This week I had the pleasure of watching the YouTube channel of Guido Vrola. Guido is an Italian industrial designer and maker who confidently covers both of these domains in his videos.
In the 20 videos that he’s produced over the past two years, Guido has covered design and sketching basics, prototype-making, woodworking projects, shop machine restoration, and knife and tool making. He doesn’t really see what he does as teaching-tutorials so much as showing his process, his work, in hopes of inspiring fellow makers and designers.
Guido describing what he does:
I am an industrial designer, a maker, an illustrator, and a photographer. I like to make prototypes, unique pieces, equipment. and other stuff. I make almost everything with my hands. I will never be a master at what I do, because I do too many different things to be really good at any one of them., but I hope, anyway, to inspire others with my videos…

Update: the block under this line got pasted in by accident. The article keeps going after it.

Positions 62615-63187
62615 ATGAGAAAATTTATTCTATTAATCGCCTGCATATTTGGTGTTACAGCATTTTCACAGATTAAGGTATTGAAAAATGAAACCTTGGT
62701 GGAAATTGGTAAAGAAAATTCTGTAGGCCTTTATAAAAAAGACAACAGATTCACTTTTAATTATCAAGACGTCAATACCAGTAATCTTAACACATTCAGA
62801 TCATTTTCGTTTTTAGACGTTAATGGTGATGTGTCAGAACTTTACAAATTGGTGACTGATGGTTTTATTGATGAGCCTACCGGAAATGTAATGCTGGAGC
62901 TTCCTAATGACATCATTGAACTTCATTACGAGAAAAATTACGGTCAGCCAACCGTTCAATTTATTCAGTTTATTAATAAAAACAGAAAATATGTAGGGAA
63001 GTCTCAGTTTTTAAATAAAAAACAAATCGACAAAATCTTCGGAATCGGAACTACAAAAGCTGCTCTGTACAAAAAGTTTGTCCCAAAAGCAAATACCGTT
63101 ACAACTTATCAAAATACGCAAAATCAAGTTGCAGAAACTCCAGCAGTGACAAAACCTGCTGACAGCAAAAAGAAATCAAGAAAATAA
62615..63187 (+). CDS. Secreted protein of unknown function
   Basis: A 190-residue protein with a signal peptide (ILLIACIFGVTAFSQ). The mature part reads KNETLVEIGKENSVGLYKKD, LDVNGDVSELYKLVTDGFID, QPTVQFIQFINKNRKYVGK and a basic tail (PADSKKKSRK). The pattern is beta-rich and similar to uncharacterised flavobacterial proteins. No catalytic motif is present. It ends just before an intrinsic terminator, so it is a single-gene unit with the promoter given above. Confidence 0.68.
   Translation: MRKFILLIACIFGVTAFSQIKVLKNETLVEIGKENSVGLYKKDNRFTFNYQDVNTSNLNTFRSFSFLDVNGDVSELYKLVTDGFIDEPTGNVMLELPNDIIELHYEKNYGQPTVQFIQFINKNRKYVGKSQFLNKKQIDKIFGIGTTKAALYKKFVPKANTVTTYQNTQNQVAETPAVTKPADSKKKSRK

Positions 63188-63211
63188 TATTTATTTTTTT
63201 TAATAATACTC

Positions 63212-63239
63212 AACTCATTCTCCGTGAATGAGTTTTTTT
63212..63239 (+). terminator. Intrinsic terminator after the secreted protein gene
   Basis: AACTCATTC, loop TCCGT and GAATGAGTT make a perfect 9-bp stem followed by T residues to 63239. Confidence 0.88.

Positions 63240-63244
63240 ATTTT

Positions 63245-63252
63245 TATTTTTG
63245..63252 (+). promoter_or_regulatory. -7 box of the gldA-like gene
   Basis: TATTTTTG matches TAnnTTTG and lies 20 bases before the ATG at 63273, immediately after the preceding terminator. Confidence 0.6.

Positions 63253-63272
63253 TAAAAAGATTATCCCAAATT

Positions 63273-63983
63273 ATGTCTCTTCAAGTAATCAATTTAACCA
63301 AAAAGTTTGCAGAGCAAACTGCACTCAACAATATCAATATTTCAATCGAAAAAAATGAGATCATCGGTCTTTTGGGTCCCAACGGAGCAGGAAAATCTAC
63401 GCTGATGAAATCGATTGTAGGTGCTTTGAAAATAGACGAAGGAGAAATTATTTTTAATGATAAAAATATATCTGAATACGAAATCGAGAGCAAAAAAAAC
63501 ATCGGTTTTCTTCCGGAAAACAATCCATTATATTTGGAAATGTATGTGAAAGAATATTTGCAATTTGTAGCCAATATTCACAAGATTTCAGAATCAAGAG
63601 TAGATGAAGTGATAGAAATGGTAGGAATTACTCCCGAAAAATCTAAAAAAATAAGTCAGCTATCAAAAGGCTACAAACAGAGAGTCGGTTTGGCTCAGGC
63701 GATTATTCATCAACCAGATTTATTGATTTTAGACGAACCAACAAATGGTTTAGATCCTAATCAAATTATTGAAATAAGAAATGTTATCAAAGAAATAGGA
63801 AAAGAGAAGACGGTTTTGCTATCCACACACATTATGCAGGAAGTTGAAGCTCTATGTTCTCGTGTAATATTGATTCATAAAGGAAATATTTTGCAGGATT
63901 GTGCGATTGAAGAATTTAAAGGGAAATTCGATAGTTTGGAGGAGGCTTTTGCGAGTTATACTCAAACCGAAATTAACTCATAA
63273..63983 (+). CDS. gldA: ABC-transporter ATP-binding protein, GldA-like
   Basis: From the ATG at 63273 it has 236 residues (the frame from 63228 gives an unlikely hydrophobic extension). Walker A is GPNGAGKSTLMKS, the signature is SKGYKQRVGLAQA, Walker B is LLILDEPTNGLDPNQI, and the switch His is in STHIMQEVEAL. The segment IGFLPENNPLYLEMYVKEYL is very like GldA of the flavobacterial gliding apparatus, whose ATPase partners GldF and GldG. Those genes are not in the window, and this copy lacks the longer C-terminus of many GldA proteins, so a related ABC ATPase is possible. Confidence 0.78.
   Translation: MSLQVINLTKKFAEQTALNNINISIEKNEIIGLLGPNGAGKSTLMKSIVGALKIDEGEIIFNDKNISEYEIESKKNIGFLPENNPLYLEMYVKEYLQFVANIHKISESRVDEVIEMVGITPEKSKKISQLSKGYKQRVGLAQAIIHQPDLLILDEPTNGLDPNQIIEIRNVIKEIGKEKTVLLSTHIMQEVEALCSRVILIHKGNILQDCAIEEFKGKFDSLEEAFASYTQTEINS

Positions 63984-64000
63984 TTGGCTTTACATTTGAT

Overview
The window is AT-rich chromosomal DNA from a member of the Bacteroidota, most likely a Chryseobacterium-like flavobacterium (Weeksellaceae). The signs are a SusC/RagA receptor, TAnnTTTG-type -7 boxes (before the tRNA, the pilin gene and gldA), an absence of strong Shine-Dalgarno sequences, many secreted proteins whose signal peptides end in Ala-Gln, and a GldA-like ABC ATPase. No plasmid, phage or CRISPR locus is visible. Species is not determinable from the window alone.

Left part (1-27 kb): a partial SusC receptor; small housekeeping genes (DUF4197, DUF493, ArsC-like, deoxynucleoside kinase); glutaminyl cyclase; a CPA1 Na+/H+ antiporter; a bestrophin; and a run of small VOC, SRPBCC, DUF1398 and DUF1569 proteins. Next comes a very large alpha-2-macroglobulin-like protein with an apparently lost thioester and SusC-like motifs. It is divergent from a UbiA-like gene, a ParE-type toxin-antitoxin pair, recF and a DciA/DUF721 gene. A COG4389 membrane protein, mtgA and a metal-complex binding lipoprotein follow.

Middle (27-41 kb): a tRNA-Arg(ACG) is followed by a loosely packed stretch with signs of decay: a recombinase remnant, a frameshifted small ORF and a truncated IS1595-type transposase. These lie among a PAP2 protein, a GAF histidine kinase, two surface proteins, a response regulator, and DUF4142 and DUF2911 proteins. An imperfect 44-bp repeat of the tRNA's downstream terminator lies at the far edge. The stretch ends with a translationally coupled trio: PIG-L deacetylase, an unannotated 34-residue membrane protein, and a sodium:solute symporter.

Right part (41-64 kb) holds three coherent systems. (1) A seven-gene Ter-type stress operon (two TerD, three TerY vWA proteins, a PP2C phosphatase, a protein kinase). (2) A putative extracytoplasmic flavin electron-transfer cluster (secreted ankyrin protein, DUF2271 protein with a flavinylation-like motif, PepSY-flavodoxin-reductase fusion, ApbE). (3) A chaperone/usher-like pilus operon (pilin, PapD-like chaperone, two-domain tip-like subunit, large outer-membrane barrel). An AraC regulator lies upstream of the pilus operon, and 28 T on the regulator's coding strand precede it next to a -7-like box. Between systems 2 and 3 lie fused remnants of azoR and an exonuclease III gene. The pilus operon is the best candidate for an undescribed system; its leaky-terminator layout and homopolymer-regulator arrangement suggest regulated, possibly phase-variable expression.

Here are a few of his videos to give you an idea of what he’s covered so far:
Guido writes: “In this video, I try to explain, in simple words, the Golden Ratio, but above all, I try to show, with some examples, how common it is in nature, and why it is so important to use it in industrial design and visual composition.”
In probably the most impressive project on his channel (and the most popular), Guido builds a very clever little 2-in-1 router table and drill press table. He makes smart use of a 3D printer to fabricate the knobs and guides for the table.
In this video, Guido restores a glorious Olivetti T6 sensitive drill press from the 1950s. Unfortunately, he didn’t document the actual restoration process, but rather some before, during, and after footage.
While at his home in the country, Guido gets an itch to make and decides to create a pair of Kiridashi (traditional Japanese carving knives) using the tools and materials he has on hand, including some K720 tool steel and a homemade coffee can forge.